[Haskell-cafe] Linear programming in Haskell

Louis Wasserman wasserman.louis at gmail.com
Mon Mar 1 19:46:10 EST 2010

If you're using the LPM monad, then this is about as easy as that: you use

do    (x1:x2:x3:_) <- newVariables

I mean, run is equivalent to

run f = execLPM (newVariables >>= put . f)

so...yeah, I think this is a reasonable solution.

Alternatively, I'm almost positive there's a monad out there that lets you
draw on unique values.  It'd look something like

type Variable = Int
newtype UniqueM a = UniqueM (Variable -> (Variable, a))

-- monad instance, etc.

getUnique :: UniqueM Variable
getUnique = UniqueM (\ x -> (x+1, x))

Then you can use the LPT monad transformer to construct a linear program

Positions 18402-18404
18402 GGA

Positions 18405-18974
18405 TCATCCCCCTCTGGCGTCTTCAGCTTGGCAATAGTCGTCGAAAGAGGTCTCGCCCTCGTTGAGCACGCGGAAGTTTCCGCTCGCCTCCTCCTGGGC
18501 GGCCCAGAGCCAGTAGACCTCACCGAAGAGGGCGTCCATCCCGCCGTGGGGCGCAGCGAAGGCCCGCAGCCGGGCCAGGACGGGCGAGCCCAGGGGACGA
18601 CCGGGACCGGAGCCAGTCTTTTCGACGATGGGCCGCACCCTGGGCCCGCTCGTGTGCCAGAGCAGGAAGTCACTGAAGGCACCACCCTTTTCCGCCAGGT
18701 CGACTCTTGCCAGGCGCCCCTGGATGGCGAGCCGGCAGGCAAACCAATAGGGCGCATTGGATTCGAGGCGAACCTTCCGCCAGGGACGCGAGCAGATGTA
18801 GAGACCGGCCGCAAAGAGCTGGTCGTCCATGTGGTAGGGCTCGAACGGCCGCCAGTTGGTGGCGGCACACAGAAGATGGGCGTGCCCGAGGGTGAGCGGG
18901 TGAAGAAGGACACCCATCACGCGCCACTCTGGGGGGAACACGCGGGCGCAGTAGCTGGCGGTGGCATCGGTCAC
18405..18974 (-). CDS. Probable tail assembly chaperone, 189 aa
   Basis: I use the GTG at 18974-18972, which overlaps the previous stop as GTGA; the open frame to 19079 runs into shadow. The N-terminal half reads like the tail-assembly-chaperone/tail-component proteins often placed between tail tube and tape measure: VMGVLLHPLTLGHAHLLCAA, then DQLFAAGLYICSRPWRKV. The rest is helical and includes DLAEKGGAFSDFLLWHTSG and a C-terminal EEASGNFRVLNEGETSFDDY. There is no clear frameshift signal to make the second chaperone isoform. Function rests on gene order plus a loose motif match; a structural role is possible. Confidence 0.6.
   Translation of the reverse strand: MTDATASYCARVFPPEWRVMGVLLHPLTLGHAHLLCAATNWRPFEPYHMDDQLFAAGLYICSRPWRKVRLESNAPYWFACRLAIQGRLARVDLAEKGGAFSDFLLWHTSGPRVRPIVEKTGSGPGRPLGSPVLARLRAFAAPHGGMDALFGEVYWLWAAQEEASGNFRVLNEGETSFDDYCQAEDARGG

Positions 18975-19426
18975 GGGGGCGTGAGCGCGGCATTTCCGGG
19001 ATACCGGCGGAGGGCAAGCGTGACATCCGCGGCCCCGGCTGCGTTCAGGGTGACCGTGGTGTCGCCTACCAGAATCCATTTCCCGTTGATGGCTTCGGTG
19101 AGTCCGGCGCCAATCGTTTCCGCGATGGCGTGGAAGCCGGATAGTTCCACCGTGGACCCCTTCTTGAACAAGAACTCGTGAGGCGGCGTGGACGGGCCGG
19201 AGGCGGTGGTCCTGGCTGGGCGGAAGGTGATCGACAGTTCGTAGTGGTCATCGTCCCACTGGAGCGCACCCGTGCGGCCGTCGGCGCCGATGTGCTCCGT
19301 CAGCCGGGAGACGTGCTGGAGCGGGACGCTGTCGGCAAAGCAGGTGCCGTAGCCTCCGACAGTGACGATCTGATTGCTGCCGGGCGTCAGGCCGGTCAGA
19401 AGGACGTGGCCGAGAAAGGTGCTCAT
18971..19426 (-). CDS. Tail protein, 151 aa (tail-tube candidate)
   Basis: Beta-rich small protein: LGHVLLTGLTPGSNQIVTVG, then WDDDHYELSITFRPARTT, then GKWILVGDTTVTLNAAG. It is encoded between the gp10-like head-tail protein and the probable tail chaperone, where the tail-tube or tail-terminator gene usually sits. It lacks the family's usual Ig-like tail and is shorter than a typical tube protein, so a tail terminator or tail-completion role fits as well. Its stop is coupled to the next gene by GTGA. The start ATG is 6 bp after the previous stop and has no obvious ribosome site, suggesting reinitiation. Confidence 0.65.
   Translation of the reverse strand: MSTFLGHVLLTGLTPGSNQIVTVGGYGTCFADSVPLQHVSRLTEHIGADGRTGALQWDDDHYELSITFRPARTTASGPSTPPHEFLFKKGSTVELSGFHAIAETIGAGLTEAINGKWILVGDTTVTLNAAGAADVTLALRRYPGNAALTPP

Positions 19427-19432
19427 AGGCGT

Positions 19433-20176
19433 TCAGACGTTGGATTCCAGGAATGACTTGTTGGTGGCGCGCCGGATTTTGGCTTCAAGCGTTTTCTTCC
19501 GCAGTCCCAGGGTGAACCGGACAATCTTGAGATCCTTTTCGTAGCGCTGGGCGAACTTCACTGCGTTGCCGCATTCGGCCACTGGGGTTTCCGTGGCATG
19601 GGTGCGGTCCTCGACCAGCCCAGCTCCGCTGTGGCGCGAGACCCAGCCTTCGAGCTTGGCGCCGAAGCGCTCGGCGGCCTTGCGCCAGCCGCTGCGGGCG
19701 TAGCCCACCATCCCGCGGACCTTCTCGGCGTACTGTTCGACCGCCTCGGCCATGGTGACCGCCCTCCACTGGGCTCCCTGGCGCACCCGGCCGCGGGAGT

around this, just by working in the "LPT Variable c UniqueM" monad.

That's actually a nicer solution than my current implementation.  I'll do
that, then...

Louis Wasserman
wasserman.louis at gmail.com

On Mon, Mar 1, 2010 at 9:29 AM, Henning Thielemann <
lemming at henning-thielemann.de> wrote:

> On Sun, 28 Feb 2010, Louis Wasserman wrote:
>  It's an expensive operation, though -- since I don't track the set of all
>> variables as the LP is built, I need to construct the set of all variables
>> before generating new ones -- so it's recommended that you get all the
>> variables you need in one or two passes.
> Then you might prefer a single operation that generates all variables and
> runs an enclosed problem on them:
> run :: ([Variable] -> LP a) -> LP a
> Use as
> run $ \x0:x1:x2:_ -> do
>   ...
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